The provider could then craft specific and meaningful problem or opportunity statements. Off the back of these, the providers can start to design new and creative solutions, and apply new technologies as appropriate.

Beyond innovation

How empathy can help the entire organisation

Deeper understanding of the consumer: How can providers innovate or design for someone they don’t have empathy for?

Uncovering real world insights: To design for someone, providers need real needs and insights, not the sort made up in an ‘ivory tower’.

Motivates teams: Getting teams out of the office and into the real world to experience what the consumer is experiencing, observing them, meeting with them and becoming deeply involved in their lives generates higher motivation.

Giving meaning: Empathising with consumers enables providers to identify problems worthy of solving. It gives meaning to people’s jobs, and a reason to come to work every day.

Make an impact: Too many organisations waste their time inventing products and services for non-existent needs. Empathising first helps uncover needs that consumers want to see solved.

Three steps to better empathy

Here are some techniques and tips to understand consumers that providers can apply to designing new products, services and experiences that create value and satisfy needs.

1. Be the consumer

To help build empathy with the consumer, providers and individuals can spend time being them, or ‘living in their shoes’. This is about experiencing the situation the user experiences – for example a home care visit, or navigating the range of services from an organisation.

2. Be with the consumer

Providers can build further empathy by observing the consumer in situ and interviewing them about their experiences afterwards. In the FMCG (Fast Moving Consumer Goods) sector, companies have gone supermarket shopping with consumers, watched them cook with the ingredients they purchased, and even had a meal with them and asked them about their experience afterwards. In aged care, providers could spend a day with a consumer in residential aged care, or time with a home care package consumer who is having their initial assessment, or is receiving and trying to understand their home care statement.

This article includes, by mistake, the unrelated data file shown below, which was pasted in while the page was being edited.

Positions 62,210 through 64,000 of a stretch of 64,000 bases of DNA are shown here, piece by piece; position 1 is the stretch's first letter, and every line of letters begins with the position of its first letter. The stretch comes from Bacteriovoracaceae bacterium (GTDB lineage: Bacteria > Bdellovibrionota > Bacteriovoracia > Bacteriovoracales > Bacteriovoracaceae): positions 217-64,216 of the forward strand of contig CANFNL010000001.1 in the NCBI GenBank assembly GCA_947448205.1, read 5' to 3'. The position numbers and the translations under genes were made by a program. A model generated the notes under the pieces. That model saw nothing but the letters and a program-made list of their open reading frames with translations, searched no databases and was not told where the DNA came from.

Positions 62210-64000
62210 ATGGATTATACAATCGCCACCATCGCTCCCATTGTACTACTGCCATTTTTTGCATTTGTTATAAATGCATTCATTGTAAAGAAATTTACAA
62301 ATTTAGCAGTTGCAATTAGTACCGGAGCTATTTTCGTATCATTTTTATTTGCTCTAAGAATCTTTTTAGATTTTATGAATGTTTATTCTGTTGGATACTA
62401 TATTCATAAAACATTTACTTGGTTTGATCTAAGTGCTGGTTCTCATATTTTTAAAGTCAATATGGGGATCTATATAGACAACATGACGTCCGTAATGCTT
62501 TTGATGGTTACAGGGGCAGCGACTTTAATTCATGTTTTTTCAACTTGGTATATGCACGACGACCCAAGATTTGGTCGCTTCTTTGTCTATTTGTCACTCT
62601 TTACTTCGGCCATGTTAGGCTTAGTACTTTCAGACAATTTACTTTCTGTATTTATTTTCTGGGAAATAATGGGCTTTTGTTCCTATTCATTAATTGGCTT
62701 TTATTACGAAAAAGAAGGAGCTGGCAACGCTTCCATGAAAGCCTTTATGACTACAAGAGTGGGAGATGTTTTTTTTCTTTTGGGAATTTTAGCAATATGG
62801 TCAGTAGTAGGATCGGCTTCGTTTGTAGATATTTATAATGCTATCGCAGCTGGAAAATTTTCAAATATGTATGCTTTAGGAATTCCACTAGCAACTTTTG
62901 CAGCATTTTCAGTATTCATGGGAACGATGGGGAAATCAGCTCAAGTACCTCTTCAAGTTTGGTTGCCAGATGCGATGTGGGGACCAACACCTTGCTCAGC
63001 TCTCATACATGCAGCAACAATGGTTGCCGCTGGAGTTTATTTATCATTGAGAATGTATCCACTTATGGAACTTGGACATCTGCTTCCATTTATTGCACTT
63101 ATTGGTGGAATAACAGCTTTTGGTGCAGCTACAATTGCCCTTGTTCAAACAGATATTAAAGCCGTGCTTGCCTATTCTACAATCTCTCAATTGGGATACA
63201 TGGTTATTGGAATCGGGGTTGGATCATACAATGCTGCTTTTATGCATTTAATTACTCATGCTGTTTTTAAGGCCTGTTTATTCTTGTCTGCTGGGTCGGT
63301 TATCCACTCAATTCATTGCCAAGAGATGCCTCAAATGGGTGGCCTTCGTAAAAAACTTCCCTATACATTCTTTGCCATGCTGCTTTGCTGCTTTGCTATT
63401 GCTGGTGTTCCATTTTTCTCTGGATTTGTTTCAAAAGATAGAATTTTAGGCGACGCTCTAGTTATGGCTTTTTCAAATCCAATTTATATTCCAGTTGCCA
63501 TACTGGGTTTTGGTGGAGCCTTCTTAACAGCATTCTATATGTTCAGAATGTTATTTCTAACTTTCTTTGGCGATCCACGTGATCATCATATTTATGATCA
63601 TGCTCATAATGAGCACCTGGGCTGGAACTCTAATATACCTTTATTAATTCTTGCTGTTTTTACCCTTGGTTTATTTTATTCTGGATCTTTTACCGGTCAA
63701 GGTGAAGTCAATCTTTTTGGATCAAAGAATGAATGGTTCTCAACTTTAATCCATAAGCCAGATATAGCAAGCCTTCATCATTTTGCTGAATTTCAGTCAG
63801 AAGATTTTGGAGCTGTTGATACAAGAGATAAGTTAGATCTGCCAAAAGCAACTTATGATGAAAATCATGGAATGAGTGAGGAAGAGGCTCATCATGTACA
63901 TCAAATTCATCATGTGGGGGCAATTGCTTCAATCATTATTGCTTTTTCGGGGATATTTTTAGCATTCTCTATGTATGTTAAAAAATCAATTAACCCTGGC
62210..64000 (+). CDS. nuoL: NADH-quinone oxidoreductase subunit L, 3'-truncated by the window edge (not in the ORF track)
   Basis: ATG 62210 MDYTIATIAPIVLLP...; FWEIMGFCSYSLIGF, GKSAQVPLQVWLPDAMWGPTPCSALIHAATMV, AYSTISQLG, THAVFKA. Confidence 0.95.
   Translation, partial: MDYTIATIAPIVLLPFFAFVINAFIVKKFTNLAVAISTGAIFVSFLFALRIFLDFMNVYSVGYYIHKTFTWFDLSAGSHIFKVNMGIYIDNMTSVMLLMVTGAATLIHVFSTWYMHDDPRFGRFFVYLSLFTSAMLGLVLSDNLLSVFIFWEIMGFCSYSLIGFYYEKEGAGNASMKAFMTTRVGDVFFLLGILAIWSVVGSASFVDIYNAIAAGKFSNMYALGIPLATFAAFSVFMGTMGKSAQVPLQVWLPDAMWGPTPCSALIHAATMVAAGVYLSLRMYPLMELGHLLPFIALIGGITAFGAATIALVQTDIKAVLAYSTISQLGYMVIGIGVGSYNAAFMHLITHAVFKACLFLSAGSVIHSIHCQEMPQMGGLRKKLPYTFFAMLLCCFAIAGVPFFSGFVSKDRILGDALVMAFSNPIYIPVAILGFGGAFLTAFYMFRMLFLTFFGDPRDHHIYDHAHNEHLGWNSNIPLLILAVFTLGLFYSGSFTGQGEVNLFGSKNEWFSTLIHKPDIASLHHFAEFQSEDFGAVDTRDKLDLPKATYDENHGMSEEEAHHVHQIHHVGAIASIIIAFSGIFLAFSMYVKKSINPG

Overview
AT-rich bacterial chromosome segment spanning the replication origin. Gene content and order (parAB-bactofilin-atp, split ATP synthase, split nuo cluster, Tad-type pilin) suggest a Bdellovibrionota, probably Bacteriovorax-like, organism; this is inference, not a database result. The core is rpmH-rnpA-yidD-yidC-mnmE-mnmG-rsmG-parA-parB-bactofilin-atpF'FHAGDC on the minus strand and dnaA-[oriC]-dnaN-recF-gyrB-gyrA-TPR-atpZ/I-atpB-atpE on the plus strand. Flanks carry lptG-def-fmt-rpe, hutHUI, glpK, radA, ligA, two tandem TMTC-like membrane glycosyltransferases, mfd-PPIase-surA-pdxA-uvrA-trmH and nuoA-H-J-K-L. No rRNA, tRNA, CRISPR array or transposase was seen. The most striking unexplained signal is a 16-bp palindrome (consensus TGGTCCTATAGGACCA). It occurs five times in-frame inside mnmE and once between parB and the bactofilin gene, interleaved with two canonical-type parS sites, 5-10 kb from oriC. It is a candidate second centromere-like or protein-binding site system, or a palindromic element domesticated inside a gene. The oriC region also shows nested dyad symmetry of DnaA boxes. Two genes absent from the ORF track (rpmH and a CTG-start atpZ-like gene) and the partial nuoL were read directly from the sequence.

3. Learn about the consumer

The third technique is about learning more about the consumer by getting a 360 degree picture of them from the people around them such as their families or regular care providers or other experts in the field. For example, in aged care this could be the daughter of an elderly consumer, or an expert could be a nutritionist specialising in the elderly. Both will have specialised and/or deeper knowledge of the consumer and share needs and insights the consumer may not be able to share.

Conclusion

Aged care is about people. Providers in the sector are facing rising community expectations, greater requirements around quality and safety, and only marginal increases in funding. Given the various pressures that providers face, jumping to a new technology solution can be very tempting.

However, a deeper focus on innovation is critical and this must address the core issues at hand. Technology may be part of the solution but it must be evaluated through human-centred design.

Empathy is not only a critical element to a more human-centred way to innovate, it is the foundation of a more meaningful and practical approach to doing business that creates value and satisfies human needs.

References

  1. Shaping the Future of South Australia – Ageing Well Report, KPMG, CEDA, 2016
  2. The mask we wear: Chronological age versus subjective ‘age inside’ (PDF 512KB), L. F. Carver M.A., PhD., International Journal of Aging Research, 2019